As I tried to say previously, there are two issues: whether there are words in the Bill that mean absolutely nothing—in which case, if we can be utterly assured that they mean absolutely nothing, they should not be there—and whether there is a danger that, by removing them or leaving them in, we widen the concept or narrow it. The hon. Member for Cities of London and Westminster (Mr. Field) has convinced himself on this point, as he has on others, that the intention is to widen. He is worried about that, as is the hon. Member for Henley.

I shall repeat what I said, and clarify for the benefit of the two hon. Gentlemen, that the Drug Trafficking Act 1994 refers to a person having received payment or other reward ``in connection with'' drug trafficking. We have tended rightly to concentrate on the connection aspect, because of the wording of the amendment, but it is already in the 1994 legislation. The Criminal Justice Act 1988 refers to a person having obtained property

    ``as a result of or in connection with''

the commission of an offence. Taking those two precedents fully into account, if we removed ``in connection with''—more so than ``as a result of''—we would narrow the meaning of the legislation. We would send a clear message to the courts that we were intending to narrow the definition. That is the issue raised by the hon. Member for Orkney and Shetland, and we would have to be sure, before removing those words, that that was not so. The danger is that we would narrow the definition, not that we would widen it.

Mr. Paul Stinchcombe (Wellingborough): Given that the words that the amendment purports to remove are found in other similar legislation, is it not clear that such cases are exactly the kind that would be removed?

Mr. Ainsworth: I do not think that the courts could interpret it in any other way than if we remove those words, we intend to narrow the definition.

If that is the case, as I said when I tried to move the debate on to whether this is an issue of substance, I shall oppose removing the words. Only if I were absolutely convinced that it were not the case would I be prepared to accept the amendment. I hope that it is not an issue of substance, and that the Committee will accept that we should not narrow the definition. If we accept the amendment, there is a danger that we will do exactly that. On those grounds, I ask the hon. Member for Beaconsfield to withdraw the amendment, but, in response to the hon. Member for Spelthorne, I shall check whether that is the case and, having taken advice on the matter, I shall make the position clear to the Committee.

11.45 am

Mr. Grieve: The hon. Member for Orkney and Shetland referred to splitting hairs, but I fear that I have raised a hare—a rather different concept—during this morning's discussion.

Mr. Ainsworth: It has been running all over the Room.

Mr. Grieve: Indeed.

I am especially mindful of the contribution of the hon. Member for Redcar (Vera Baird) and her reasoned analysis of the clause. The term used is not ``criminal offence'' but ``conduct''. I share the opinion of the hon. Member for Orkney and Shetland that that would fall plainly within ``result'' and that there would be no problem even if it occurred before the offence had been committed.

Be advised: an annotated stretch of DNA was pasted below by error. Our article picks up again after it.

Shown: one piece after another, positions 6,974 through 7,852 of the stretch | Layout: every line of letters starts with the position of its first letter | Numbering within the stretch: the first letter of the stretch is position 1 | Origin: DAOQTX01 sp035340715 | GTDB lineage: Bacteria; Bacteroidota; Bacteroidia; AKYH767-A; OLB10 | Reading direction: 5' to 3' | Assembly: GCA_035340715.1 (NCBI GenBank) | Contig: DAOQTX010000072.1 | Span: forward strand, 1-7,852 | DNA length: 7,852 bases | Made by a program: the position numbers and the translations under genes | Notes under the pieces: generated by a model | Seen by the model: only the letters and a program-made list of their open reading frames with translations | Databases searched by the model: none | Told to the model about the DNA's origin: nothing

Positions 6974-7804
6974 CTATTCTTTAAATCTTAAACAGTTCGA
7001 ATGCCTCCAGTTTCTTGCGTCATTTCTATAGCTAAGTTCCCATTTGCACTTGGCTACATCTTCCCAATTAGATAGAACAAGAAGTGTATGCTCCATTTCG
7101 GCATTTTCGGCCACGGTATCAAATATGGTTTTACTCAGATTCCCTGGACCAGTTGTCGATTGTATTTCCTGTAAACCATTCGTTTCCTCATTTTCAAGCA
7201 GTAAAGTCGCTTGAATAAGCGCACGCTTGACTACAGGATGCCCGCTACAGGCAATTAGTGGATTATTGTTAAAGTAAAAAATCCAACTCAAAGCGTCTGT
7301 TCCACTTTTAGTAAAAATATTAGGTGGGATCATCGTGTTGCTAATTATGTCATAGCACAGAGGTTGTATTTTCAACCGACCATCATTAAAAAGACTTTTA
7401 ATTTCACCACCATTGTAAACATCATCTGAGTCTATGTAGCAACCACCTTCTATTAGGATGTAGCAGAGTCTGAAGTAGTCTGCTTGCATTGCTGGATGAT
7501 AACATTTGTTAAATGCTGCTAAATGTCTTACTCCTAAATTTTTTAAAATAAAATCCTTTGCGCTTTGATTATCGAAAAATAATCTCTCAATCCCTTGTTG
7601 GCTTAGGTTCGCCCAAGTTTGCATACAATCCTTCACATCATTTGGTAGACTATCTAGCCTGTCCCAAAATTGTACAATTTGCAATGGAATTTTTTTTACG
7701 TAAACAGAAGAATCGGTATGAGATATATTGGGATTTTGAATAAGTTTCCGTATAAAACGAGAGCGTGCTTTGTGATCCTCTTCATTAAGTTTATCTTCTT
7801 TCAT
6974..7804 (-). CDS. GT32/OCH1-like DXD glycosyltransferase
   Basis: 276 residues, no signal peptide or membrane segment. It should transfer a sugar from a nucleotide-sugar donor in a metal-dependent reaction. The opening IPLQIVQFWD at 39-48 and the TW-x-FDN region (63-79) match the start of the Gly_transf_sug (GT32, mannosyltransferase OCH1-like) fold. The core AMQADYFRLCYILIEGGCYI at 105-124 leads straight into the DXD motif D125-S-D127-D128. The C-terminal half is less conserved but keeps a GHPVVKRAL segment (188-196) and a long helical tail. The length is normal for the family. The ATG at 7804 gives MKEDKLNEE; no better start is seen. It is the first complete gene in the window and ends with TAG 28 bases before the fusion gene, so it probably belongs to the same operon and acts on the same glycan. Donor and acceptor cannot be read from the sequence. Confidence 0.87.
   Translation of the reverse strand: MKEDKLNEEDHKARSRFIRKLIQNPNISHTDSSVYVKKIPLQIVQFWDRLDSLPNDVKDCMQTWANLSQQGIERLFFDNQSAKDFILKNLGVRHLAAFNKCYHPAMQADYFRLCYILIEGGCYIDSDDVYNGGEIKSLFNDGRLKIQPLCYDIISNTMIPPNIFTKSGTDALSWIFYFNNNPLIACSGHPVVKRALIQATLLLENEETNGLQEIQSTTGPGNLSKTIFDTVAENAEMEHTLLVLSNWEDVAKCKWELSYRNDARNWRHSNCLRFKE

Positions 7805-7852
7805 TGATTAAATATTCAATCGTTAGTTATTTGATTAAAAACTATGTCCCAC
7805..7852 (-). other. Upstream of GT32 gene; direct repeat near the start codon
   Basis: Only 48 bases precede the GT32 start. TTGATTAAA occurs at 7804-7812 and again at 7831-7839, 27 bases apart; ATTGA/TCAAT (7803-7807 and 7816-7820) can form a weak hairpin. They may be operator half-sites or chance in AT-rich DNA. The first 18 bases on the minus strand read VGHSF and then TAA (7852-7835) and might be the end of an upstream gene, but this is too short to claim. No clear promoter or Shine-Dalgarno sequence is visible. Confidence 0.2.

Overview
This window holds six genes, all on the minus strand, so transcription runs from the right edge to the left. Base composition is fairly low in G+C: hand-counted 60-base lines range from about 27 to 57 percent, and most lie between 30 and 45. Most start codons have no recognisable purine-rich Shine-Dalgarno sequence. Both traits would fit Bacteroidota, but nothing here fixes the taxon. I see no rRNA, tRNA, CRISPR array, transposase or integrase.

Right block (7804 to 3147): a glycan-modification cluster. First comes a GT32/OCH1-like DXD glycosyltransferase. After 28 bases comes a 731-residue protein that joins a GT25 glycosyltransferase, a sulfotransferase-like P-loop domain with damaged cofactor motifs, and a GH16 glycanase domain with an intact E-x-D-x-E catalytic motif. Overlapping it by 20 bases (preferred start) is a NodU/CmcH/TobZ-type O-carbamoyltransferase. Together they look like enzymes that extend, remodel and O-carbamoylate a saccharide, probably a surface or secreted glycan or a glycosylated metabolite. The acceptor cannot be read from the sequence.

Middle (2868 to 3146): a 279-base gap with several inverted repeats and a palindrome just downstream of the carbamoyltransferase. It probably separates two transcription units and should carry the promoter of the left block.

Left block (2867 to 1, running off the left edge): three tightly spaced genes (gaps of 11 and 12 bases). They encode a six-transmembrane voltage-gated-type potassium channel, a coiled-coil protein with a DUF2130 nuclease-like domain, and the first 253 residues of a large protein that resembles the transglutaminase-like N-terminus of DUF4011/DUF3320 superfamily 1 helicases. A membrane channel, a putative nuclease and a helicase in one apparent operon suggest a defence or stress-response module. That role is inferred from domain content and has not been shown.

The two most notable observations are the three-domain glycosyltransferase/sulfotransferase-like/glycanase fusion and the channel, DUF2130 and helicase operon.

I do not want an exercise in semantics, but I should highlight one slight anxiety. I am fully aware—the Minister has explained, and it comes to no surprise to me—that what has been used is the mere repetition of a term that has been in legislation for some time. The problem is that experience in practice has over the years persuaded me of the extraordinary capacity for words and expressions that are slipped into statute to lie dormant for prolonged periods and suddenly to surface bizarrely, not necessarily to change the law, but to create all sorts of problems. Before they have been sorted out, they end up in the criminal Court of Appeal because a Crown court judge reaches his decision on a day when the prosecutor has not, unfortunately, read the Hansard for that day's Committee, and the prosecutor suggests, because he reasonably believes, that the judge's powers are wider than Parliament intended.

I have witnessed that countless times not only in the case of statutes, but in respect of unguarded, off-the-cuff comments and extempore judgments by lord justices after a good lunch. It causes problems and has to be sorted out. I flag up the matter for that reason and because cheap and streamlined justice is one of the Committee's aims. Mindful of that, I urge the Minister to consider carefully with his officials what is intended.

The hon. Member for Redcar rightly said that forfeiture proceedings will apply to property used in connection with crime, whether it be the sledgehammer used to break down the door or the JCB used to carry out the ram raid. All such items can be confiscated. I am reminded of judges confiscating with some enthusiasm the paraphernalia of a brothel at the conclusion of proceedings on offences related to such a business. It is precisely because of the close proximity of the two that I am anxious that people should not get it into their head that the two have been married together in the Bill, causing a problem that must subsequently be untangled.

On that note, and given the assurance that I am grateful to hear from the Minister that the matter will be given further thought, I beg to ask leave to withdraw the amendment.

Amendment, by leave, withdrawn.

Question proposed, That the clause stand part of the Bill.